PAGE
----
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Photo of pills and a bottle.
Photo by Angela Doss adossphoto/Flickr

What Can Patients and Physicians Do?

Dr. Allison McGeer gives advice on the use of antibiotics

What Can Patients Do?
Realize that not all bugs need drugs. Antibiotics don’t work on viruses such as the flu, colds or most sinus infections, coughs and bronchitis. Many doctors will recommend getting extra rest and letting the illness run its course.

  • Tell your doctor you’ll take an antibiotic only if necessary. “Ask, ‘Do I really need this?’” suggests microbiologist Dr. Allison McGeer
  • If doctors tell you an antibiotic won’t help, don’t seek out another doctor for a prescription
  • If prescribed an antibiotic, take it exactly as directed
  • When travelling to other countries, don’t buy antibiotics over the counter without consulting a doctor
  • Prevent infections by getting immunized, staying home if contagious and washing hands frequently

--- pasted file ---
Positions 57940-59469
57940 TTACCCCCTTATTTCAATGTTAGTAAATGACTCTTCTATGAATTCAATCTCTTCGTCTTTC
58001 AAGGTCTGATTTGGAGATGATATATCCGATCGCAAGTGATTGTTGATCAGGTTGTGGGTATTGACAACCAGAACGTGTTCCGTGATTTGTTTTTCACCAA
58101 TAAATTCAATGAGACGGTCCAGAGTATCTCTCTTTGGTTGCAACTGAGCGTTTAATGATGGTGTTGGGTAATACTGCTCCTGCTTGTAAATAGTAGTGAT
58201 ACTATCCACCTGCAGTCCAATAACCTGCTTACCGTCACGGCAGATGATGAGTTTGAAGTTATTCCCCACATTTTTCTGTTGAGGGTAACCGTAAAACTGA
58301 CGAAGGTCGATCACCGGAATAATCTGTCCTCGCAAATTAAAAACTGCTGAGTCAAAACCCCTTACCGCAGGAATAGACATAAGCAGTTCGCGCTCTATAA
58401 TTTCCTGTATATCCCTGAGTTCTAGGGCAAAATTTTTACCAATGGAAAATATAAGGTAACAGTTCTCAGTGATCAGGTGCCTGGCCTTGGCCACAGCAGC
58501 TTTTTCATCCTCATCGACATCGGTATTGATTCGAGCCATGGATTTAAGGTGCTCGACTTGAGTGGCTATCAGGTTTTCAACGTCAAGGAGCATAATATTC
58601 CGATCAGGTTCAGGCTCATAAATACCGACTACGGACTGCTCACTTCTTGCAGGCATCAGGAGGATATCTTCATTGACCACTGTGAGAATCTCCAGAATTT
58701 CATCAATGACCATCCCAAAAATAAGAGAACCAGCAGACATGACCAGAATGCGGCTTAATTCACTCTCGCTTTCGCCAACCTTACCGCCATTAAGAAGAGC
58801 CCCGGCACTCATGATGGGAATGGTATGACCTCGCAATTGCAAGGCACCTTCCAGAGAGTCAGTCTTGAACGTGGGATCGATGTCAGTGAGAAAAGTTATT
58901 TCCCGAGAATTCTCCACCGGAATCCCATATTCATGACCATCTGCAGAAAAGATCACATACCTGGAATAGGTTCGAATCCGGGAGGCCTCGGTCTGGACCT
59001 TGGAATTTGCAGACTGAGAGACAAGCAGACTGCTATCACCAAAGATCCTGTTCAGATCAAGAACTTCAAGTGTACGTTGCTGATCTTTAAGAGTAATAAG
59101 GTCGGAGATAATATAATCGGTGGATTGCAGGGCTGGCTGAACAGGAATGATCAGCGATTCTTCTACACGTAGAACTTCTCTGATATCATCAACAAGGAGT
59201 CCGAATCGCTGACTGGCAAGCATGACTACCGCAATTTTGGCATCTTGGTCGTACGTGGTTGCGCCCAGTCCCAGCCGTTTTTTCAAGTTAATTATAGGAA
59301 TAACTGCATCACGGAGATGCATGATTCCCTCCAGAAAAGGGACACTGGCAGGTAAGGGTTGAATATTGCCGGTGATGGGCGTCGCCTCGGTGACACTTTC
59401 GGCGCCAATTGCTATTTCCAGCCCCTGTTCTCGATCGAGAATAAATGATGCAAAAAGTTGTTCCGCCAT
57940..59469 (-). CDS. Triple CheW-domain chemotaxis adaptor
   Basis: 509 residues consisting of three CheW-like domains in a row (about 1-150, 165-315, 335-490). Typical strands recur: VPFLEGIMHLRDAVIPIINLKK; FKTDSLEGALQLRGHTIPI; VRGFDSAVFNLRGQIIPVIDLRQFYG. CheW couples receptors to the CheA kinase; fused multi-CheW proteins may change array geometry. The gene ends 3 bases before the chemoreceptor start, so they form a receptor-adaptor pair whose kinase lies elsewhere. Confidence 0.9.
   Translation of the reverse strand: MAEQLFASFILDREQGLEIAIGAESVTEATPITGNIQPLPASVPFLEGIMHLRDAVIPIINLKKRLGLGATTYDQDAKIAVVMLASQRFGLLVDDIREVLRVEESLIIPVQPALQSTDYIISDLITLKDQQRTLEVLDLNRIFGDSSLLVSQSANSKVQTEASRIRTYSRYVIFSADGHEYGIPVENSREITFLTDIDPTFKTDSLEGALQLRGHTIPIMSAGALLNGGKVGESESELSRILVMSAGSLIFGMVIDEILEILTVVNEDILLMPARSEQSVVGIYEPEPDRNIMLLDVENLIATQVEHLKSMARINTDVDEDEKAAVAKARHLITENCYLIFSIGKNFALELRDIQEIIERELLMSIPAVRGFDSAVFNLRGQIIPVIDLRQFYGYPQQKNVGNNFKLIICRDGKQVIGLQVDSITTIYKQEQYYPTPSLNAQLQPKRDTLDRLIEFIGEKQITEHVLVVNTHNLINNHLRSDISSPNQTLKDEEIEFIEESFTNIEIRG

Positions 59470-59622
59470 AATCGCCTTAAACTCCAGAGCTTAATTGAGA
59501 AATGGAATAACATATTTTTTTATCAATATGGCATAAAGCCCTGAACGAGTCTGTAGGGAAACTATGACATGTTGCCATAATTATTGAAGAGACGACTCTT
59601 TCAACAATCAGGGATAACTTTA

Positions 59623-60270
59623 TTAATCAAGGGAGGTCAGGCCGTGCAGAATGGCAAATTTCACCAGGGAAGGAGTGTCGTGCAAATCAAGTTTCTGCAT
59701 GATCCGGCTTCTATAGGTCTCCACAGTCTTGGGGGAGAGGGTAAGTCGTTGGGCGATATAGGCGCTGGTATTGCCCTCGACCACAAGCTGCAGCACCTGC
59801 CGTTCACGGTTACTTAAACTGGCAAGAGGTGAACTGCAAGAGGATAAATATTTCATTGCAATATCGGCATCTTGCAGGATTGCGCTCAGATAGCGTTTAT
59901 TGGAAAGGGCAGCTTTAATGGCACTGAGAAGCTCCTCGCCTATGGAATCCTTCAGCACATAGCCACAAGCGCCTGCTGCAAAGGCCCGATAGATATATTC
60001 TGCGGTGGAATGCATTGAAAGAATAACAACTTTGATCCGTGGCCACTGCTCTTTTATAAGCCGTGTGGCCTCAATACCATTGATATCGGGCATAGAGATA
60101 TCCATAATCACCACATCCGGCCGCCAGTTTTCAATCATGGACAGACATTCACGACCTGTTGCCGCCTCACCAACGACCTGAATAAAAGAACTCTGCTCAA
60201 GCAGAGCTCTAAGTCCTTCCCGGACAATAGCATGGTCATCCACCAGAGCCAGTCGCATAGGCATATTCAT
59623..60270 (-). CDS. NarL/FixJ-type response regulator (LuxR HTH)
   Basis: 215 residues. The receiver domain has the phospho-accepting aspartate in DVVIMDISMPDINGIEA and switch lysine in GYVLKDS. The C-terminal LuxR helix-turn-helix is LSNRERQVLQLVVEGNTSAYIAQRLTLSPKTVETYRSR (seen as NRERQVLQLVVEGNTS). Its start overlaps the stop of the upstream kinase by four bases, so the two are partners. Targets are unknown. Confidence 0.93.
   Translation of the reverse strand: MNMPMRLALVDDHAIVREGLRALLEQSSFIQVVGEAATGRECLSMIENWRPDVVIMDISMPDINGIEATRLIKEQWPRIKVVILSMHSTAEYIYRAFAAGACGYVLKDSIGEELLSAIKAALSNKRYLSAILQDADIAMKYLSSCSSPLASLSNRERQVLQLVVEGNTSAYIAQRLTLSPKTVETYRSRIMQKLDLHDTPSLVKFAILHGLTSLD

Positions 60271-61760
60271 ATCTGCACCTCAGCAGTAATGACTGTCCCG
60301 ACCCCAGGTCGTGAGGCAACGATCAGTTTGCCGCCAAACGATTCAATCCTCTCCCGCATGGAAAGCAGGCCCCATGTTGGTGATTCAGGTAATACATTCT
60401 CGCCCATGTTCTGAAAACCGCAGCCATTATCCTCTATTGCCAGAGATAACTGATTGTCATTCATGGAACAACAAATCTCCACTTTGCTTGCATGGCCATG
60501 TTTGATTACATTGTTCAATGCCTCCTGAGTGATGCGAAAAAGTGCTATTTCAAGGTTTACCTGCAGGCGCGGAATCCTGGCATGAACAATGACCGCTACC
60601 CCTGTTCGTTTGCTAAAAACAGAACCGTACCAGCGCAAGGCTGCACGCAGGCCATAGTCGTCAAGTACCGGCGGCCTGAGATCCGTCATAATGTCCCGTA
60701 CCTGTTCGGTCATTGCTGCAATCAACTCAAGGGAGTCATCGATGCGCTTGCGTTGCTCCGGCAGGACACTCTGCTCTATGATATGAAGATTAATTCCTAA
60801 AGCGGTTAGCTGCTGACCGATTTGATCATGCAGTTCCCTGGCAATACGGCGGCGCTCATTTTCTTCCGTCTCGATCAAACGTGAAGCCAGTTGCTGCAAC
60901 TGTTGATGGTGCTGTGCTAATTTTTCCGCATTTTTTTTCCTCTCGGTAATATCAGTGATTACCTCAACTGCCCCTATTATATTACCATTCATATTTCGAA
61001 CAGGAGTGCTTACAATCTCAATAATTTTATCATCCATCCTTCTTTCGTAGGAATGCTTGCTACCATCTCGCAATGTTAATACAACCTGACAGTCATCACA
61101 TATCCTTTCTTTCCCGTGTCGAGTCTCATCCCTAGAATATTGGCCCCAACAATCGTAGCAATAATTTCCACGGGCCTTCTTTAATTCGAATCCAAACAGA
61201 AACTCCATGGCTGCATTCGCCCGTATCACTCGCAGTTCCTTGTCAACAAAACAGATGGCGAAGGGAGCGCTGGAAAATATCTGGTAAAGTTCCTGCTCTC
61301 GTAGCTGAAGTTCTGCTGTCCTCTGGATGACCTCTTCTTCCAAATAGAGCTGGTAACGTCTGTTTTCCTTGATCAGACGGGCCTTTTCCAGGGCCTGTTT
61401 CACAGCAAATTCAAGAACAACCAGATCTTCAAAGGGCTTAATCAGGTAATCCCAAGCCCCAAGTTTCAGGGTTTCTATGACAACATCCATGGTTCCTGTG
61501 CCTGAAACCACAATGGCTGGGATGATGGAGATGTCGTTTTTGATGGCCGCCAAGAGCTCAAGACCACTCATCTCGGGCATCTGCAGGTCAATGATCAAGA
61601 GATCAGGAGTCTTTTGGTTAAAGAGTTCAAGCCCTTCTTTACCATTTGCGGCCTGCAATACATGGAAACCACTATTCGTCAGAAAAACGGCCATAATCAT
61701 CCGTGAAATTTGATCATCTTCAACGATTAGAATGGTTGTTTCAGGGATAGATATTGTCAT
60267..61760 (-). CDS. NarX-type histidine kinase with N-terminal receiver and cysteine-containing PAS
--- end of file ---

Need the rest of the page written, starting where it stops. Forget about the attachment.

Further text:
• What Can Physicians Do?
    Rethink the notion that antibiotics are always the “better safe than sorry” option. “That approach is deeply embedded in the psyche of physicians,” McGeer says.

  • Avoid misreading your patient. A patient who asks about antibiotics isn’t necessarily asking for them
  • If you don’t believe antibiotics will help your patient, take the extra minute to explain why
  • If prescribing an antibiotic, make sure it’s the narrowest spectrum and for the shortest duration possible to cure the infection. Long-term use increases risks of C. difficile and side effects, as well as resistance
  • Encourage patients to get immunized and to practice careful hygiene
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    1. One Response to “ What Can Patients and Physicians Do? ”

    2. Angela Doss says:

      I am the photographer for the image you used on this article and I would greatly appreciate it if you could credit me somewhere on the page. Here is a link to the original image:

      -Angela Doss

      Hi Angela, we credit all images in the image file; if you hover your mouse over the pic you will see the credit to Angela Doss/Flickr. All best, Janet Rowe, U of T Magazine